Rittal recommends that planners consider the following criteria and variants in the design phase.
- What type of cooling system should be installed (water or refrigerant-based)?
- Will the amount of rack and enclosures require hot and cold aisles?
- What average temperatures should be maintained in the racks?
- Is the volumetric flow rate of cooled air required?
- What are the ambient conditions?
- Which way will the airflow be directed?
- Do load fluctuations exist and what impact do these have on the cooling response times?
- Should the system be scalable for future expansion?
Furthermore, Rittal says, “Cooling the edge computing microcenter can be approached most effectively via a liquid cooling system, either inline based, rack based, or a combination of both. There are basically two heat transfer media with which systems can be operated: water and refrigerant. Water offers exceptional cooling properties, well-suited to the high heat output of an edge system. Refrigerant-based cooling is well-suited to small or medium edge enclosures, especially when a water supply is not readily available. Refrigerant cooling often operates on a smaller footprint, efficient in microcenters. In both cases, energy efficiency is aconsideration.”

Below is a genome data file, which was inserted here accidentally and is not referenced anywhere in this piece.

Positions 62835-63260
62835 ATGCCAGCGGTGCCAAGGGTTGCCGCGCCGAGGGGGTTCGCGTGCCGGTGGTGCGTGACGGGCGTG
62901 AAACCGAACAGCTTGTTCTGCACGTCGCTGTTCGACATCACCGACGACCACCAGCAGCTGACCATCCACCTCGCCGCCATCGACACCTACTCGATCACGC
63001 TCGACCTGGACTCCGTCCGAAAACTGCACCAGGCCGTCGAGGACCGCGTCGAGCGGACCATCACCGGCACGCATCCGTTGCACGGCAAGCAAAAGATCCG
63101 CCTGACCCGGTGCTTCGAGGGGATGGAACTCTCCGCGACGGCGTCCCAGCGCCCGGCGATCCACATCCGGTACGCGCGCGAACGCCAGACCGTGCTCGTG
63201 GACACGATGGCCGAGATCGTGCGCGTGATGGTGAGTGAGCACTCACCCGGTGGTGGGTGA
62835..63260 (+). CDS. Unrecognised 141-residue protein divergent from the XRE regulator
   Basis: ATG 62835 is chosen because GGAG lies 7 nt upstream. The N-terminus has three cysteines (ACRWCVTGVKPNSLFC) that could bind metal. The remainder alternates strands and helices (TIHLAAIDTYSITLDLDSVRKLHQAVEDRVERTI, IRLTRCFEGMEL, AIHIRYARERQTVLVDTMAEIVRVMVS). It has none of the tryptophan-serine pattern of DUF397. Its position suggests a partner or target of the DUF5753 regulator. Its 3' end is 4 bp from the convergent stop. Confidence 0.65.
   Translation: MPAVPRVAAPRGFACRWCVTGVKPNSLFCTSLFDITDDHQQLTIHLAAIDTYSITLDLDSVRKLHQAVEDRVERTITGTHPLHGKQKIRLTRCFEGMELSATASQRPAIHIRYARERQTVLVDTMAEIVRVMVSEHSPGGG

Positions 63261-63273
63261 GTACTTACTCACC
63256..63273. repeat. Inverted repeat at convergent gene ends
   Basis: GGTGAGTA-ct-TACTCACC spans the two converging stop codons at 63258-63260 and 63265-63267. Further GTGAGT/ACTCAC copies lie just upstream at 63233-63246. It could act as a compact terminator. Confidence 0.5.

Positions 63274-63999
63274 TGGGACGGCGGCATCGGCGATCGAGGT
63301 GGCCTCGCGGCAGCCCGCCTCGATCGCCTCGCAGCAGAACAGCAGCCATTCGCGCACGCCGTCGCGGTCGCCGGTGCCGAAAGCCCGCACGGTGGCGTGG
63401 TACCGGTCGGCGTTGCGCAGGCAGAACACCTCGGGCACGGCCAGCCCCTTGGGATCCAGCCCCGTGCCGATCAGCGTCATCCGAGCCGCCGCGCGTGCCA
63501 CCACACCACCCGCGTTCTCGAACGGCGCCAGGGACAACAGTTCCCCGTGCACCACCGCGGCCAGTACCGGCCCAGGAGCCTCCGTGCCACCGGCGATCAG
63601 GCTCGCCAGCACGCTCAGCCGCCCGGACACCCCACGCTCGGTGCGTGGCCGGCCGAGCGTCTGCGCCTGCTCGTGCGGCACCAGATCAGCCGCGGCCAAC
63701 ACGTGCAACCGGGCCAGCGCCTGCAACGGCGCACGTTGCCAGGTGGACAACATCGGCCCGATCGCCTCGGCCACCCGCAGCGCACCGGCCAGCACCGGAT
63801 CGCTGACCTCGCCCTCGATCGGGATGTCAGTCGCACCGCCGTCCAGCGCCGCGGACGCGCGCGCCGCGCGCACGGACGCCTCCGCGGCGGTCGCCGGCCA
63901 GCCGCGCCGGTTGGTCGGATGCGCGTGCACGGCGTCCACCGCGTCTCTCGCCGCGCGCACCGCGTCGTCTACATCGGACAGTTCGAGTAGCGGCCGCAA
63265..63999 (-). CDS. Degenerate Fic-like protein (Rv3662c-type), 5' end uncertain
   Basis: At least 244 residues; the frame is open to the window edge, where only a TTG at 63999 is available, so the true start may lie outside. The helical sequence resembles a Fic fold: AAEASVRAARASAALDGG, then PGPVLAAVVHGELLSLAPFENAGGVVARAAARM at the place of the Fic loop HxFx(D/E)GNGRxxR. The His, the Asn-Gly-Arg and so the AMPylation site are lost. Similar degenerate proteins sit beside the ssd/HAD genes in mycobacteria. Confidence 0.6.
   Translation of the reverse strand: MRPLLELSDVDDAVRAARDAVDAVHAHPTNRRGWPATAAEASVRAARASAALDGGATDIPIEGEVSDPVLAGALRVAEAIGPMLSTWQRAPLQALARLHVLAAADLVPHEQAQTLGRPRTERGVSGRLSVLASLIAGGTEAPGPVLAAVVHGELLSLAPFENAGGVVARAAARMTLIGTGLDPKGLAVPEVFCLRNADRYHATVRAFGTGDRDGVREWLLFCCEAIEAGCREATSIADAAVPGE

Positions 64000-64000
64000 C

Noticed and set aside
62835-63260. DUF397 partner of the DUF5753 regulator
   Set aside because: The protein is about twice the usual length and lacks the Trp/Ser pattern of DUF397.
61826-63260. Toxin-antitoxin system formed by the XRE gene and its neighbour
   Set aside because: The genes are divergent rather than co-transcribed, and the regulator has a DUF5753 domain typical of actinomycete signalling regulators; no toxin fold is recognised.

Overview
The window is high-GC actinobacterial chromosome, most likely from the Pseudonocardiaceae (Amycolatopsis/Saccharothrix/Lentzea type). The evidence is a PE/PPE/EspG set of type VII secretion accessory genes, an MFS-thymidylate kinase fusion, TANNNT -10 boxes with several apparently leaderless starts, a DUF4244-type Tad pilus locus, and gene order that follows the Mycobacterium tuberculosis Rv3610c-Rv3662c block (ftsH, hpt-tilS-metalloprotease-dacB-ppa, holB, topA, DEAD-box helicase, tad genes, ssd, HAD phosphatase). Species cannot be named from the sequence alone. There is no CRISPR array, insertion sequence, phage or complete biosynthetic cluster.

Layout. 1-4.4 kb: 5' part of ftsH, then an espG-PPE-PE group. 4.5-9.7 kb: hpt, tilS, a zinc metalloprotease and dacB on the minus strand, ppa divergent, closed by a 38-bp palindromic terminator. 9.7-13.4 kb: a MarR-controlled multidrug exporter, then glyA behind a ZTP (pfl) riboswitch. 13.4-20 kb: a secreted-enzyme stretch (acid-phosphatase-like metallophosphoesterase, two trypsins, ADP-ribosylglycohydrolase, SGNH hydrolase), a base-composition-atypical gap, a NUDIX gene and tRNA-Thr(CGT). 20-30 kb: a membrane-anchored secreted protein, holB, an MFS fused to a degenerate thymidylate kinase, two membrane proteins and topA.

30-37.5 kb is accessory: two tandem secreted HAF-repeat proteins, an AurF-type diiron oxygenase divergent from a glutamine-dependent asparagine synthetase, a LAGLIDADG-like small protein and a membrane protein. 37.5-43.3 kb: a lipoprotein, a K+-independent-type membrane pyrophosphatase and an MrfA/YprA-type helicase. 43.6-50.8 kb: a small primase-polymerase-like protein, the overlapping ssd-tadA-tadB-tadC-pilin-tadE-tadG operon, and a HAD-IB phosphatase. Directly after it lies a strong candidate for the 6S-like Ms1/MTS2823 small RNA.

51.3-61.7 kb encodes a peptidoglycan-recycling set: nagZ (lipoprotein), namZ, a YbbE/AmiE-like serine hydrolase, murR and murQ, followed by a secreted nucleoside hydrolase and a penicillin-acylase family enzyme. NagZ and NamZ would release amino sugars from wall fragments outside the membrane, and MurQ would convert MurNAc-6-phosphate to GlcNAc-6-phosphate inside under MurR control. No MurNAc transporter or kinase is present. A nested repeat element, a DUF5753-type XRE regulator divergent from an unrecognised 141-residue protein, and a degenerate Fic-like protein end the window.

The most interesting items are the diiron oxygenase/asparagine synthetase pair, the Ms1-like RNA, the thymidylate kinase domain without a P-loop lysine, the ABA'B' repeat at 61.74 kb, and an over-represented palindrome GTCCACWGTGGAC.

Deploying an ecosystem
CPI recommends what it calls a “cabinet ecosystem” that addresses several edge-computing solutions. The following bullet points are taken directly from CPI’srecommendations.
- Airflow management—A cabinet should be capable of supporting and protecting valuable IT equipment while reducing energy consumption and maximizing cooling efficiency.
- Efficient power management—Boost operational efficiency by managing and monitoring power at the rack level and at the device level.
- Environmental monitoring—Further enhance efficiency through environmental monitoring, which provides the ability to remotely monitor, record, and analyze environmental security and safety conditions.
- Access control—Extend security to the rack level for better control and record-keeping of access and assets.
CPI also recommends that data center administrators “consider an easy-to-use, centralized data center infrastructure management (DCIM) solution that can autodiscover all integrated manageable hardware within the cabinets.”
Ashish Moondra, senior product manager for power, electronics, and software with CPI, comments, “A complete cabinet ecosystem approach that incorporates an integrated hardware solution, all networked through very few IP addresses and managed centrally through a plug-and-play software, is the key to simplified remote management.”